Inmates at the Jean Conservation Camp (JCC), a minimum-security detention facility for women, complain they are being unfairly required to pass a physical endurance test or lose credits toward their release.
“The days move away from you,” says inmate Leslie Williams, who says her inability to carry a 45-pound pack three miles within 45 minutes is adding nine days a month to her sentence and delaying her transfer to Casa Grande, a halfway house in Las Vegas.
The Department of Corrections did not respond to numerous requests for comment on the program.
“You lose credits for good behavior and for being in minimum security,” according to Williams, a 57-year-old who says she suffers from chronic pulmonary obstructive disorder (COPD) and swelling of the legs. “There’s no way I’m going to pass that test and it’s unrealistic to think I could.”
“I’ve tried it three times,” says Heather Mejia, who says she’s been diagnosed with heart failure. “I couldn’t do it. I was so out of shape.”
“When I got arrested in Washoe County I had two EKGs (electrocardiograms) in jail. The jail didn’t want to report my heart problem because it cost too much for the ultrasound.”
“The doctor said ‘you have meth heart,’ and put me on a special diet and gave me a multivitamin,” she says. “I didn’t bother reporting it when I got to Jean. I know they won’t do anything.”
The Washoe County Detention facility did not respond to requests for comment.
The physical endurance test is a prerequisite for the more than 200 female inmates at JCC who are required to work for the Nevada Department of Forestry.
Work capacity tests for wildfire fighters are divided into three categories by the U.S. government –light, moderate, and arduous.
Inmates at the Jean Conservation Camp are required to complete the standard for arduous work.
“Arduous work involves above average endurance (aerobic fitness), lifting more than 50 pounds (muscular fitness), and occasional demands for extraordinarily strenuous activities,” says the U.S. Forest Service website. “All wildland firefighters perform arduous duty.”
The federal government’s guide for administering the pack test advises officials to “notify candidates 6 to 8 weeks before the test. Send them the Fit to Work brochure that explains the test and provides suggestions for training, clothing, and health screening.”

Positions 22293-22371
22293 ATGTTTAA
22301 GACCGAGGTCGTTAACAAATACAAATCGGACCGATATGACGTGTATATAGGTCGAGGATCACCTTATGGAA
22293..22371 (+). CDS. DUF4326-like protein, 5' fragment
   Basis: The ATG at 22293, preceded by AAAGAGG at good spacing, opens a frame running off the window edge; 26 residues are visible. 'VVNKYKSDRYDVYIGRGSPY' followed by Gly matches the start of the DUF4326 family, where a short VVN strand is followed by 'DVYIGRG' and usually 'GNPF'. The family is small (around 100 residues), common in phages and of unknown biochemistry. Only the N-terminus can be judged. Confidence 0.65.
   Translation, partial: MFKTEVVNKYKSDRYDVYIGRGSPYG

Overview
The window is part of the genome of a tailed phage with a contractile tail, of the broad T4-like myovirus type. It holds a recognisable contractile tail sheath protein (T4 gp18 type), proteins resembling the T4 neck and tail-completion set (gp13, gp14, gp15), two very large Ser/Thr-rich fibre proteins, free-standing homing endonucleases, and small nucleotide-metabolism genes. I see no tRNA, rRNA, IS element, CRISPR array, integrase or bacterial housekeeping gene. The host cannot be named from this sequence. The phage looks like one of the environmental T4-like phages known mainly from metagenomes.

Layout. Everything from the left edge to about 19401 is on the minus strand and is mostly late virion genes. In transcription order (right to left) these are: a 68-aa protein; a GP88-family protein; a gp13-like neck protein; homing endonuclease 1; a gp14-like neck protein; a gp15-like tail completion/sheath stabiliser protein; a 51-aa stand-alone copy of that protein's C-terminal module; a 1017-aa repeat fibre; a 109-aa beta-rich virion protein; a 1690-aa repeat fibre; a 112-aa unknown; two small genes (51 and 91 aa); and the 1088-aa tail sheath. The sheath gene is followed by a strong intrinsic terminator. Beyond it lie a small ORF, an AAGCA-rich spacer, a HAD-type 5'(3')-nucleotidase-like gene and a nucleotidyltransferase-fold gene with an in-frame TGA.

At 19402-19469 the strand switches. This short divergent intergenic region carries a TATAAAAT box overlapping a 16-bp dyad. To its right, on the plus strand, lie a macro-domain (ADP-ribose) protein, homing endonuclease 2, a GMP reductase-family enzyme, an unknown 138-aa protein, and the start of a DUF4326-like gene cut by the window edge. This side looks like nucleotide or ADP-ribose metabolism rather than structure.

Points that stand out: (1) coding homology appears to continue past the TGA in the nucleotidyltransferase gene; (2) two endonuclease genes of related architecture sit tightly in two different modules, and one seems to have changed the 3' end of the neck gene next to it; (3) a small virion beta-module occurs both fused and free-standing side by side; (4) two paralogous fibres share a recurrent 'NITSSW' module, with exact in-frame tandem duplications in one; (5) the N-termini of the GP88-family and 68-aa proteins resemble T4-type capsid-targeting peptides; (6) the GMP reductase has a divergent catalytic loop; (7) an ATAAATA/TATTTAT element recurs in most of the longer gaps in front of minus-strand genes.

But inmates at JCC say there is no preparation for the test.
“They lock you in a little unit when you get here,” Mejia says of JCC. “There’s no training. They just put the pack on you and say ‘go.’”
“The women will never fight fires,” says inmate Mitzi Hendrix, who says there’s no need for the inmates to be able to carry large amounts of weight. “If there’s a fire, they just go and do the food for the men. Or they work in nurseries trimming trees.”
“You work on the side of the roads and make $30 a month,” says Williams, who complains the NDF jobs are “the only employment programming available. There are a few other positions in the camp, but not enough.”
Attorney Kristina Wildeveld says the program discriminates against female inmates, who lack the options provided to men.
Wildeveld wrote to the Department of Corrections after a client in custody was “physically assessed and placed into the Forestry Program without a choice.”
“In the men’s camps, the men are offered a choice to voluntarily enter or opt out of the Forestry Program,” Wildeveld wrote. “NDOC’s incarcerated women, however, are treated differently and are not given an option to opt out of the program.”
Inmates say a memo dated Feb. 5 from newly-named Corrections Department Director Charles Daniels is posted in the prison and promises an end to the practice of tying the physical endurance test to transfers to Casa Grande.
“No programming will be delayed, denied or hindered due to your involvement in programming with NDF or in-camp work assignments,” the memo says.
A spokesperson for Nevada Attorney General Aaron Ford said Ford was not available to comment.
The ACLU of Nevada declined to comment on the physical endurance test required of inmates.